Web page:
The Virtue of Justice (Part I)

By Engr. Carlos Cornejo

Justice is doing the right thing in relation to others.  Justice always involves this “otherness”, meaning it is always directed to another human being.  St. Thomas Aquinas would define justice as the habit by which a person gives to each one what is his due or what he or she deserves, with a constant and perpetual desire to do so.

The goal of justice is to render to each person his or her rights. These rights are more commonly known as universal human rights which is defined as inalienable and fundamental rights which a person is inherently entitled simply because she or he is a human being regardless of age, ethnic origin, location, language, religion, or any other status.  Some of these human rights are the right to free speech, a right to due process and equal protection of law, the right to free exercise of religion, and of course the right to life (the most basic and fundamental right of a human being once he or she is conceived in the womb).

The ultimate basis of the dignity or value of a human being is his or her being made in the image and likeness of God.  That is why Christ said anything done to the least of his brethren it would have been done to Him (Mt. 25:40).  All things are holy and to be respected because all created things come from God.  But humans are more sacred and more worthy of reverence in themselves because of their direct divine origin.  People are always more important than things.

There are three kinds of justices based on the different relationships man has to each man and to the rule of law: commutative justice, legal justice and distributive justice.  Commutative justice refers to that between individual citizens.  An example of this would be fairness in conducting business transactions.  The second kind is legal justice. It is based on the dutiful relationship of a citizen towards society and to the rule of law.  Thus, we as citizens ought to obey traffic rules, pay taxes and defend our country when the need arises out of legal justice.  And lastly, distributive justice is the dutiful relationship of society towards its citizens.  The right to association, such as forming a labor union within a company, is an example of duty a society has to its citizens to allow organizations to be established. The state has to respect and protect it under the law.   Social justice which could be the fourth kind of justice can be under distributive justice. Social justice in essence is providing human rights and equality to every citizen.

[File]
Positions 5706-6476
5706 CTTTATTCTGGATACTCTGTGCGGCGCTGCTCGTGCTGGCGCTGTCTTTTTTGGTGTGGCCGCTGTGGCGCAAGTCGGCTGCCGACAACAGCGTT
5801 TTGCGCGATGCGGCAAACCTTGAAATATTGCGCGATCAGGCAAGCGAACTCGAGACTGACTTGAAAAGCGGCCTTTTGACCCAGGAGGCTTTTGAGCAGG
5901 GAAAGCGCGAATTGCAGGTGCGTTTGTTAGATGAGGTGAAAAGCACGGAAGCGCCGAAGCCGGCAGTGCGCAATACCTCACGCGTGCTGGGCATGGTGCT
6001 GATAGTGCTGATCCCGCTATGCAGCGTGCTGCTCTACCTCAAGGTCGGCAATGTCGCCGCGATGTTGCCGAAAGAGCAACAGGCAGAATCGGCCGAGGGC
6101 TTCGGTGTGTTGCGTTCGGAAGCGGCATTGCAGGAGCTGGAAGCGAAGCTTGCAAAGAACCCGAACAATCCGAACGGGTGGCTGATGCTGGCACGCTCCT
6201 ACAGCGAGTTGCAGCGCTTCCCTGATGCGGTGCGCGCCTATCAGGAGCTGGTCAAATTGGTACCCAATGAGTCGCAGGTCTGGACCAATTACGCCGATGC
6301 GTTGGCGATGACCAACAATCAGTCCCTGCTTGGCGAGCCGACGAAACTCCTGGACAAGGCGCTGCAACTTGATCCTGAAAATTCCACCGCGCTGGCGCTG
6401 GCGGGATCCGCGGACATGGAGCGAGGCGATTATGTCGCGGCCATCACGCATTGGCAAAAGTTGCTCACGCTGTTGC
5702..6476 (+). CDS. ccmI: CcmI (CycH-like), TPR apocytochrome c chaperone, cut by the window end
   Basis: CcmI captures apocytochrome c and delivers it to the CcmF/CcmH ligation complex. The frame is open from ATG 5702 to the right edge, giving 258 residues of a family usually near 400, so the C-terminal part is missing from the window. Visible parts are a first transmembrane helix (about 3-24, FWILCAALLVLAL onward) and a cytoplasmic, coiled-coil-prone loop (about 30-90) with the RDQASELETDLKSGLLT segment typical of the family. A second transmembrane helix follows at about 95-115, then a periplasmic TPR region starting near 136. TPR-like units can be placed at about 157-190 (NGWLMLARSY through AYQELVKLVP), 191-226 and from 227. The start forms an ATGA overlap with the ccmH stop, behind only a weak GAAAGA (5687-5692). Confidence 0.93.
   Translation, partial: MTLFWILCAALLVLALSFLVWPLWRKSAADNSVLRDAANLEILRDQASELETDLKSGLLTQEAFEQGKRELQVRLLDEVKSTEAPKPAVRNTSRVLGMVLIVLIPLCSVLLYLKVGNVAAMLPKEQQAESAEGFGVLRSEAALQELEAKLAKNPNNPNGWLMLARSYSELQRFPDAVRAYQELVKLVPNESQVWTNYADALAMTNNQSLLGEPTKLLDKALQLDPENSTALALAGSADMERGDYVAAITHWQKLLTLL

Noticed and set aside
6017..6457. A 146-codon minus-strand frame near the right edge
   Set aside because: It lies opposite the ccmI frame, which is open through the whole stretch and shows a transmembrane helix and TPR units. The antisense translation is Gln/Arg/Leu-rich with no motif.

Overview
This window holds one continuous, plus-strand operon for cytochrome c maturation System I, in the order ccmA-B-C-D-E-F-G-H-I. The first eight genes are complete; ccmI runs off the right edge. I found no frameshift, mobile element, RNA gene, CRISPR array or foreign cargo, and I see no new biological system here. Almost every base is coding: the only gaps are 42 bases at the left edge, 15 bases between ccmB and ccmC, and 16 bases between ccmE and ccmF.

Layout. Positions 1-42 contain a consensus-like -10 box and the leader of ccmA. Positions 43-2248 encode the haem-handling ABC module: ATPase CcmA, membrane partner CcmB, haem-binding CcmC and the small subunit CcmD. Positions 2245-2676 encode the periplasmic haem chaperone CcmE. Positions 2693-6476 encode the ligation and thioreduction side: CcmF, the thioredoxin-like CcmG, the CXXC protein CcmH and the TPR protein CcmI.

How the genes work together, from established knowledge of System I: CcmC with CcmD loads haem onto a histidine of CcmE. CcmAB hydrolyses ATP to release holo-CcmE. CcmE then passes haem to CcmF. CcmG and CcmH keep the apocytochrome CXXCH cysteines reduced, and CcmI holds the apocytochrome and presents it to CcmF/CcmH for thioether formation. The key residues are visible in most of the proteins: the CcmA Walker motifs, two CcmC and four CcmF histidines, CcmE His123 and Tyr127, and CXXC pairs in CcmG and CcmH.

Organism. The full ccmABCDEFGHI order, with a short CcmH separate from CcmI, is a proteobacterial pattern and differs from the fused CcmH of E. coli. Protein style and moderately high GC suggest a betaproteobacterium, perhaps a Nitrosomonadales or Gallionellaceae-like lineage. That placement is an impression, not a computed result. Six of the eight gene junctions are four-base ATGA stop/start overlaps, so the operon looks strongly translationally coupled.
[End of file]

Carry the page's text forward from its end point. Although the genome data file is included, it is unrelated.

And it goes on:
The main purpose of human laws or state laws is to encourage us to do good deeds and discourage us from doing bad ones.  It is ordered to make us into good persons with good habits.  A secondary purpose is to protect good people from being harmed by bad persons.  If all of us are morally perfect, then laws would not be needed.  And since majority of us are still far from that moral perfection, that would explain why we have fences on some of our streets because people can’t discipline themselves in crossing the streets.

Laws are only for very morally imperfect persons.  And therefore, laws are an aid, a guide, a minimum, not a maximum.  That’s why what’s forbidden legally is much less demanding than what’s forbidden morally.  Human laws don’t persecute pride, selfishness, arrogance, envy and other sins of the soul.  It can only stop murder, theft, corruption and the like.  Human law is like moral kindergarten, not a master’s degree school.  The practical conclusion is twofold:  first, since human law is minimal, it should be easy to obey all human laws.  It’s telling people not to be a criminal which is equivalent to telling them don’t flunk kindergarten.  Second, we should aim much higher than that.  We ought to set our sights on not just being a good citizen, but as good children of God, by trying to practice moral perfection which is to become a saint.  More on this in the next article.

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